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  • Don't You... Forget About AK

    Nash Walker

    There is a fundamental disagreement among romantics: does distance make the heart grow fonder or “out of sight, out of mind”? For Alex Kirilloff, it feels like the latter. And how can you not be romantic about baseball?

    Image courtesy of Jay Biggerstaff, USA TODAY Sports

    Twins Video

    Eddie Rosario’s postseason heroics for the Atlanta Braves remind fans of similar electric moments he provided for years as a Twin. Rosario’s vintage game two in the ALCS, where he wreaked havoc on the base paths, made a leaping play in left and walked off Kenley Jansen, was tabbed by Twins fans long before Sunday as The Eddie Rosario Experience™.

    The Experience carries clear positives, many of which were on display Sunday night. But his downfalls as a player - a lack of plate discipline chief among them - ultimately drove the Twins to non-tender him last winter rather than pay an estimated $10 million in his final year of arbitration.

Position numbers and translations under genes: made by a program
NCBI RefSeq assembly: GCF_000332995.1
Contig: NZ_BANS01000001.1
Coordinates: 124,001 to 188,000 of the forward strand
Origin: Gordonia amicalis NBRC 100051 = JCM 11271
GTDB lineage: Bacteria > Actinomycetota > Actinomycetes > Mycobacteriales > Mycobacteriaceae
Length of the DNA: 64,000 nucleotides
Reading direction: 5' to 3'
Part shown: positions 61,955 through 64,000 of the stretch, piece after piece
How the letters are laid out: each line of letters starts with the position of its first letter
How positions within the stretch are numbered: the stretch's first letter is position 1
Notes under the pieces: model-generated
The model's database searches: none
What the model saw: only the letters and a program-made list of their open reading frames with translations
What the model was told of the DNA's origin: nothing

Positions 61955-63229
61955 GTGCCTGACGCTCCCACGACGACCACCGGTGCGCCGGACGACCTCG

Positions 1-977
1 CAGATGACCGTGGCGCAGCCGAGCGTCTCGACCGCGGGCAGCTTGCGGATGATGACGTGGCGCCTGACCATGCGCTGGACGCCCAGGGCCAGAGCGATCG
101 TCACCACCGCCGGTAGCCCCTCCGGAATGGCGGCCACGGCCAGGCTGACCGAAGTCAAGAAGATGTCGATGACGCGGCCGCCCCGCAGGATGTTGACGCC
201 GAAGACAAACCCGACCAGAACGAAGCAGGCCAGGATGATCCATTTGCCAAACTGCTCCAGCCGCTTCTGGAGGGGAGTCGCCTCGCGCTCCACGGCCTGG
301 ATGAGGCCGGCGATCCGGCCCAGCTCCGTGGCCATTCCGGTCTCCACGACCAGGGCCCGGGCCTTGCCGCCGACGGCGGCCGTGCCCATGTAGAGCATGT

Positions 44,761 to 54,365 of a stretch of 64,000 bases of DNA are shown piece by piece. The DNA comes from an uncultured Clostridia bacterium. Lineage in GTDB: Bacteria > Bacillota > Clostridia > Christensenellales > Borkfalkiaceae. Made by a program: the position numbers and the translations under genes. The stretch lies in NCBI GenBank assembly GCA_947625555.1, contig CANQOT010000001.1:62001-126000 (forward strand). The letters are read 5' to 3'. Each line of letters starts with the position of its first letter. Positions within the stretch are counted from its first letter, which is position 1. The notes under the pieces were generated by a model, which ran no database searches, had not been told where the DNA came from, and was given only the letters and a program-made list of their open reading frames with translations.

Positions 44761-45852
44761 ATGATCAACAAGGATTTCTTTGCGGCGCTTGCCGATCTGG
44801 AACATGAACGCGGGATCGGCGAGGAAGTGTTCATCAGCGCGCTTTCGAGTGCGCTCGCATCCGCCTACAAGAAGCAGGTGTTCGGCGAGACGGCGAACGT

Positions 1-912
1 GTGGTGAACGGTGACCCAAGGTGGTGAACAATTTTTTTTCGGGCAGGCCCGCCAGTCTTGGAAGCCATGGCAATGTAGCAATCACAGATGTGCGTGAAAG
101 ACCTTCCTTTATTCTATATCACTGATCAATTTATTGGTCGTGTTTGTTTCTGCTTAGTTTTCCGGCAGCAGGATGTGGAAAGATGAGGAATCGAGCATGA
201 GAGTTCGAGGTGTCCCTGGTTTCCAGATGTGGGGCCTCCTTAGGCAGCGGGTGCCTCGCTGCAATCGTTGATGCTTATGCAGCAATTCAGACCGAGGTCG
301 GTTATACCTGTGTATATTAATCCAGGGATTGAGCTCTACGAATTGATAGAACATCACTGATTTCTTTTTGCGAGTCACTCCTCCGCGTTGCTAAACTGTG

An equally-strong force was the emergence of Alex Kirilloff, the Twins’ top prospect who destroyed the minors in 2018 and charged his way up the rankings as a potential elite left-handed outfielder. While unproven, Kirilloff’s track record was sterling outside of a rough start in 2019 when he was hampered by a wrist injury (more on that later). 

    Kirilloff didn’t make the team out of spring training, another questionable decision by a front office that has raised plenty over the last year. Kirilloff indeed hit just .129/.182/.258 in 33 spring plate appearances, raising doubts about whether he could help the two-time defending division champions win right out of the gate. 

    "AK" ultimately received The Call on April 15th for a doubleheader against Boston. His start was anything but ordinary. He began his MLB career going 0-for-15 with more hard-hit outs than there are stars in the sky. 

    His quality of contact finally equaled results over an excellent seven-game stretch. Kirilloff hit .321/.333/.857 with four homers and three doubles over that span. He had arrived, and at a time when the Twins needed some juice. AK looked as advertised. 

    But of course, this was the 2021 Twins, and Kirilloff could not escape their misfortune. He injured his wrist sliding into second base amid his torrid stretch and missed nearly three weeks of action.